Sep. 7, 2005 A new national study indicates that patients with a cervical spinal injury (CSI) may harbor additional spinal damage not visible on regular x-rays. In fact, more than a third of patients who were thought to have low-risk injuries actually have additional damage that may include significant fractures with the potential to produce serious spinal problems if not detected and treated properly.
This study will be published as an early online release in the Annals of Emergency Medicine, stands in the face of previous medical thinking in which patients with certain forms of spinal injury were considered at very low risk of having additional injuries. Because of that low risk, physicians were urged to use plain x-rays and avoid computed tomography (CT) in evaluating these cases.
"These findings are significant because they suggest that CT imaging, which allows physicians to view the spine in much greater detail, is necessary in evaluating all patients who have radiographic evidence of cervical spine injuries," said lead study author Dr. William Mower, professor of emergency medicine at the David Geffen School of Medicine at UCLA. "We found that even among patients with low-risk injuries, more than one third sustained secondary damage that was not diagnosed by plain radiography."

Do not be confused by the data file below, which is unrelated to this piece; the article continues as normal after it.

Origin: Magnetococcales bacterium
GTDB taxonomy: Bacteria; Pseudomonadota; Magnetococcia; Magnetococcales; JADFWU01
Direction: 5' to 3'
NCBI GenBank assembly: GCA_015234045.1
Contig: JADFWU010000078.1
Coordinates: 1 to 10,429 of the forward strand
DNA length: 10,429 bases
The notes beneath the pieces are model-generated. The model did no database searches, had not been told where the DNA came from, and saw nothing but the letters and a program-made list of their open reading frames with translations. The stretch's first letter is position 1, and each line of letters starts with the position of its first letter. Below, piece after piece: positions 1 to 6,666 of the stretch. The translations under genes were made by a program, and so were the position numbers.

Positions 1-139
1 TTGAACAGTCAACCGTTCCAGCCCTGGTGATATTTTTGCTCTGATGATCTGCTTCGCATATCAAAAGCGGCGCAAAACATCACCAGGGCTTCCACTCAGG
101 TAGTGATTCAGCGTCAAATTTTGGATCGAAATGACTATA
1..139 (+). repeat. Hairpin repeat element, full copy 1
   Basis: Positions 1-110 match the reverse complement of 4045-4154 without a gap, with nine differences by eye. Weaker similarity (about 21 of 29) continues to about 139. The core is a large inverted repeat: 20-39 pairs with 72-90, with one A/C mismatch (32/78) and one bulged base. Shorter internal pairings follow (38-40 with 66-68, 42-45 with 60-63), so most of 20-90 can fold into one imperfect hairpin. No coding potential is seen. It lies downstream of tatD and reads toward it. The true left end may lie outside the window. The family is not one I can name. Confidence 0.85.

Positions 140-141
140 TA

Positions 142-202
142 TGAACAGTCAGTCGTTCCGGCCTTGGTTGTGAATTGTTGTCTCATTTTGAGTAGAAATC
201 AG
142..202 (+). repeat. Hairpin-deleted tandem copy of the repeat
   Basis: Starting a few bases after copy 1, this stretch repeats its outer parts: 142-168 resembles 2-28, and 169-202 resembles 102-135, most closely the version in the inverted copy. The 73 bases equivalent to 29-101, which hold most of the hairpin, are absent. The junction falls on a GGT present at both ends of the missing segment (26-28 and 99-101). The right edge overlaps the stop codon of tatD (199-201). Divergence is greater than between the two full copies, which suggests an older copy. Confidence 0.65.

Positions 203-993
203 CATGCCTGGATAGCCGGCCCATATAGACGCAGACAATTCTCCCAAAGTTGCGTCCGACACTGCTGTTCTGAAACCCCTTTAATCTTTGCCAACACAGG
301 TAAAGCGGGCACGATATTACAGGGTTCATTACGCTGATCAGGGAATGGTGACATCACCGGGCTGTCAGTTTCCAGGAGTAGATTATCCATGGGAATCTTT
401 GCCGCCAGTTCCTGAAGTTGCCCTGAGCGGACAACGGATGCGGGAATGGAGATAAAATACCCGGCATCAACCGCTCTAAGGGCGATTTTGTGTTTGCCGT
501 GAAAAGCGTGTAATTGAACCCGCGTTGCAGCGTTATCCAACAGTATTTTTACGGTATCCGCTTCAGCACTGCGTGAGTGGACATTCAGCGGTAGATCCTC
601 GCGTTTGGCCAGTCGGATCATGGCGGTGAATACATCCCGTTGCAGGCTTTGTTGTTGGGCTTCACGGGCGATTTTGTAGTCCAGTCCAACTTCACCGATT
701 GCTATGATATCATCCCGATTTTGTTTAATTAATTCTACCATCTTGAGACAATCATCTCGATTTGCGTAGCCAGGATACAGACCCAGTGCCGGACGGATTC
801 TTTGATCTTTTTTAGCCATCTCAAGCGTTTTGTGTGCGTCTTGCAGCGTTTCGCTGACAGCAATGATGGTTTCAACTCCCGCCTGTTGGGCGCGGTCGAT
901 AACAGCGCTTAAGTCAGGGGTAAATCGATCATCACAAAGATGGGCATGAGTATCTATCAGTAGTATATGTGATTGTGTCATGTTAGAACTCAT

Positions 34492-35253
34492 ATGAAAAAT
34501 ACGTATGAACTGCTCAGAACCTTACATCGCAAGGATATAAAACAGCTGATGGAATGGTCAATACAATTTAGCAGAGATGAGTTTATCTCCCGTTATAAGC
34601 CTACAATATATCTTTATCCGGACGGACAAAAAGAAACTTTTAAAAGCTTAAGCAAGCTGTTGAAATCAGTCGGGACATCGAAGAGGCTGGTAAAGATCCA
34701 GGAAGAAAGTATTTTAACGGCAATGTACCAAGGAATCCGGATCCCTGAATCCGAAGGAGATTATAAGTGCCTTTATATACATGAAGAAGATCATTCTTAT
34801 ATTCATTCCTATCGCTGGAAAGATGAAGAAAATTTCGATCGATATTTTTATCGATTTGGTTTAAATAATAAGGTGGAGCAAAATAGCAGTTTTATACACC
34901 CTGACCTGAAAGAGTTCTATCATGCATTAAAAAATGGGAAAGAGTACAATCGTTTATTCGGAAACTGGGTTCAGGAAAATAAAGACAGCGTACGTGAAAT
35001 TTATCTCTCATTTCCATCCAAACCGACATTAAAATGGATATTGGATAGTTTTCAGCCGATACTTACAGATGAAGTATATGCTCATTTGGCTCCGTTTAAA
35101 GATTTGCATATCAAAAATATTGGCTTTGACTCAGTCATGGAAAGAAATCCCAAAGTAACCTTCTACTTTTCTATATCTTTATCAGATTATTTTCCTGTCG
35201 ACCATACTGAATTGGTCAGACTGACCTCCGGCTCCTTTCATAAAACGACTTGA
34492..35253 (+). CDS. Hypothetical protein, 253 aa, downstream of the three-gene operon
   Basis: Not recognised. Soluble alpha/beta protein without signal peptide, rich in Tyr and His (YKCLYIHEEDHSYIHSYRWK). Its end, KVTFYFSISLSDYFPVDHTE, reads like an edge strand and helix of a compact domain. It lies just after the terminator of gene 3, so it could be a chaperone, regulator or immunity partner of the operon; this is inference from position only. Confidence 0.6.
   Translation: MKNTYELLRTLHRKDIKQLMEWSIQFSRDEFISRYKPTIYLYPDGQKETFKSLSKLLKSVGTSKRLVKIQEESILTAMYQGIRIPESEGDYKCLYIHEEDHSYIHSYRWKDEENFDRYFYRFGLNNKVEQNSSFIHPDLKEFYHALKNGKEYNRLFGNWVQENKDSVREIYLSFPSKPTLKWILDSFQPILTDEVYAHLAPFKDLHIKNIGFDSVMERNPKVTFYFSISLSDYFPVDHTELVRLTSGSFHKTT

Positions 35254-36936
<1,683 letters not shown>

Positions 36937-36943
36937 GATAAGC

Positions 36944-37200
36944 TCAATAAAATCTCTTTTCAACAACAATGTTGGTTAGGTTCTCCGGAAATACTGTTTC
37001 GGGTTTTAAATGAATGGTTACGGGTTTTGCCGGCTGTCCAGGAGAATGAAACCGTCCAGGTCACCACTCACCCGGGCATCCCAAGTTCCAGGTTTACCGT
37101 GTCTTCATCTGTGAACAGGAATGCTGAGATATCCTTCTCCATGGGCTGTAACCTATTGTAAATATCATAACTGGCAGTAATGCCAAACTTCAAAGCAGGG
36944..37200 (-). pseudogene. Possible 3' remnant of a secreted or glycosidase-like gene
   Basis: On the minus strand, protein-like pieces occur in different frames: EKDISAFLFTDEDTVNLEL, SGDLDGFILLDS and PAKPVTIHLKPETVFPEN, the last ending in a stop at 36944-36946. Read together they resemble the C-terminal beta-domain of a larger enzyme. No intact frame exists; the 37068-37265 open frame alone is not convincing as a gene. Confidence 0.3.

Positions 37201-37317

Mower adds that approximately one-fourth of these secondary injuries occurred in another part of the cervical spine, which suggests that at least some of these patients may have actually sustained two separate spinal injuries.
Researchers reviewed patient cases from the National Emergency X-Radiography Utilization Study (NEXUS), which was conducted at 21 centers across the United States.
Study authors found that x-rays failed to detect secondary injuries in 81 of the 224 patients identified with cervical spine injuries � or 36 percent. "We also think that this is likely an underestimate, and the true prevalence of missed injury is probably even greater," said Mower.
The researchers believe that patients with any evidence of cervical spine injury, including those with cervical spine injuries previously considered to be at low risk for secondary injuries, should undergo CT imaging of the entire cervical spine. CT should be obtained both to determine whether secondary injuries are present and to identify those non-contiguous injuries that, in fact, occur in a substantial number of cases.
The study was funded by the Agency for Healthcare Research and Policy, part of the United States Department of Health and Human Services
The article will be available online September 7 at http://www.mosby.com/annemergmed
Other authors include: Dr. Tyler W. Barrett and Dr. Jerome R. Hoffman, UCLA Emergency Medicine Center; Dr. Michael I. Zucker, Department of Radiology, UCLA Medical Center.
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